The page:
There are plenty of extremely talented young women who make good money running social media feeds of their fantastic makeup artistry, but they don't have a patch on the artistry of the women and girls who specialize in horror makeup effects, perfecting and sharing techniques for the grossest, greatest prosthetic-and-paint monster and gore effects. Read the rest
Every time I imagine that Richard Kadrey has run out of ends-of-all-creation to torture his long-running, hard-boiled supernatural antihero Sandman Slim with, he surprises me with a bigger, badder, meaner, scarier end-of-days than the last, and with the eighth volume in the series, The Kill Society, Kadrey pulls out all the stops. Read the rest
Brexit is not the cause of Britain's renewed interest in its weird folk heritage, in the joys of cults and pagan sex. But the sudden veering into that world's darker side, where violence and groupthink and human sacrifice rule, seems guided by its anguish and sickly glee. Here's Michael Newton on the new flowering of folk horror.
Folk horror, which is the subject of a new season at the Barbican, presents the dark dreams Britain has of itself. The films pick up on folk’s association with the tribal and the rooted. And our tribe turns out to be a savage one: the countryside harbours forgotten cruelties, with the old ways untouched by modernity and marked by half-remembered rituals. ...
They may lurch into the ludicrous, but with surprising earnestness these films nonetheless play out a three-way philosophical debate: between enlightened rationalism, orthodox Christianity and renewed paganism. Sex is at the heart of this debate: just as these films both adore and recoil from natural beauty, so human loveliness entrances and repels them.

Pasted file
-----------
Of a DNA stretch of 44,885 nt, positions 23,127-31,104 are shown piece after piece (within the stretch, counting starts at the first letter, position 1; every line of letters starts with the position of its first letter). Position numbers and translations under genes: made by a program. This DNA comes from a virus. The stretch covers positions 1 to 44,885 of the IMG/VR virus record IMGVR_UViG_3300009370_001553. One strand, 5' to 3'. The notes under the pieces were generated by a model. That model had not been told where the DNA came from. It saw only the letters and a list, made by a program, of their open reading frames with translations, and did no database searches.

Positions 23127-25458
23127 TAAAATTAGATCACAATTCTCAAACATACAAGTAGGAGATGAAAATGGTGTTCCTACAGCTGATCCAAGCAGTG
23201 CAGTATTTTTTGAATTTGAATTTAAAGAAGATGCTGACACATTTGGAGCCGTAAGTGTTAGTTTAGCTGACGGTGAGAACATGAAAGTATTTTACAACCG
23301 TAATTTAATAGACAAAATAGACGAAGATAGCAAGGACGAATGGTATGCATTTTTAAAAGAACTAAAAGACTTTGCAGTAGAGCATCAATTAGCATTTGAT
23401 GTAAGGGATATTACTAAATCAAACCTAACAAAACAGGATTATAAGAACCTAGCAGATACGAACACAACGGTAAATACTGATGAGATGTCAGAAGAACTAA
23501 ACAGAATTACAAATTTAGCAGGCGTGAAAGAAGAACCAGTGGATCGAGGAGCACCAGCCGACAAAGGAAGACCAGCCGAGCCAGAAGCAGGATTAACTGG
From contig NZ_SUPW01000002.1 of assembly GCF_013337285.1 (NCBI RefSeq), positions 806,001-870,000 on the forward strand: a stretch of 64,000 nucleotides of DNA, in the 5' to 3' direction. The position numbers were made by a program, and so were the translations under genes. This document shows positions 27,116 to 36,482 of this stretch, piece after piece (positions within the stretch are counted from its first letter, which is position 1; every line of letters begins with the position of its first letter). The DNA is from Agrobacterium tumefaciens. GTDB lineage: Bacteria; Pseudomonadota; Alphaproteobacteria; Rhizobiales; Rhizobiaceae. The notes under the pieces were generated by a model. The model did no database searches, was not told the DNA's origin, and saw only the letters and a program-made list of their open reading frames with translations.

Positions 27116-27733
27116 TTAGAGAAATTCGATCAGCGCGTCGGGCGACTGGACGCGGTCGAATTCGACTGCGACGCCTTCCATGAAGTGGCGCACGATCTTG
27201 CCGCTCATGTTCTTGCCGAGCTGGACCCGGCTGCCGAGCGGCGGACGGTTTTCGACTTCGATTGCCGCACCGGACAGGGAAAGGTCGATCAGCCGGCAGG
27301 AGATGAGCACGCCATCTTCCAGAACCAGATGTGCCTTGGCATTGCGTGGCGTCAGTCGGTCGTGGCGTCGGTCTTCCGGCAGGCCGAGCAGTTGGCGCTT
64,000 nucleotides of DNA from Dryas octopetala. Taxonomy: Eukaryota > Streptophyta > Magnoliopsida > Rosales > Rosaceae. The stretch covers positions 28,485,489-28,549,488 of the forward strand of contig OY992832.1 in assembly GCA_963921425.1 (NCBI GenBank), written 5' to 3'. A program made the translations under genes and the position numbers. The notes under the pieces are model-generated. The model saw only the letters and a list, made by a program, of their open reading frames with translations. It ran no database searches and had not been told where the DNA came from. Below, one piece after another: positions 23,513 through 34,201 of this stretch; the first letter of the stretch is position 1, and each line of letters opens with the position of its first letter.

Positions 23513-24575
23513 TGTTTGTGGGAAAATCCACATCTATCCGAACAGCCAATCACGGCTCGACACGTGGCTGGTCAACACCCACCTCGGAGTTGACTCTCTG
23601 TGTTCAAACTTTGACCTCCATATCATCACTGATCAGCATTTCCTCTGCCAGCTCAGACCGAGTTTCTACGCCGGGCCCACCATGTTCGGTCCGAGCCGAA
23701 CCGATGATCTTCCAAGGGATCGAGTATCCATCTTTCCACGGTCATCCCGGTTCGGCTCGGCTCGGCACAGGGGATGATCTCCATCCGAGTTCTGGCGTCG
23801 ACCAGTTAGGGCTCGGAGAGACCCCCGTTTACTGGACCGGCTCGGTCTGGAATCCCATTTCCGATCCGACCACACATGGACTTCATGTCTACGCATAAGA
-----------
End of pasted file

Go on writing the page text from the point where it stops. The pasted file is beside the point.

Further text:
The anxiety comes from an unsettled telepathic quality of exurban British life, where eccentricity is adored so long as privacy is abdicated, and the heightened empathy of the village lurches to the crowd's destruction of individuals. Newton notes that a key theme of British folk horror is that the supernatural is never so vulgar as to show itself: the darkness is in people. And by the time you get to see it, you are thrillingly both participant and victim: "The pagan rite we are witnessing is the film itself." Read the rest
With the death of author William Peter Blatty on January 13 at 88, I could not help but be reminded that, exactly 43 years ago on that date, at age 15 I first saw The Exorcist, for which he had written the screenplay based on his earlier book. He also exerted strong control over the production.
It was a time when I was able to see many films due to a decent allowance from a generous father. The previous year, my mother had taken me to see The Godfather at the Loew’s Orpheum theater on 86th street just off Third Ave in Manhattan.
It was a big deal because at age 14, and at that time in 1972, there was a lot in The Godfather most kids my age had never seen (we still had only seven TV channels; no cable, no internet). To top it off, a friend of mine was an usher at what I hazily remember as a Trans-Lux Cinema on Third Avenue just off 57th street, and he offered to sneak me into a showing of Last Tango in Paris. I was a big Brando fan, and I definitely saw a lot in that film I had not seen before. (On the other hand, you’ve probably never seen an usher in a movie theater.)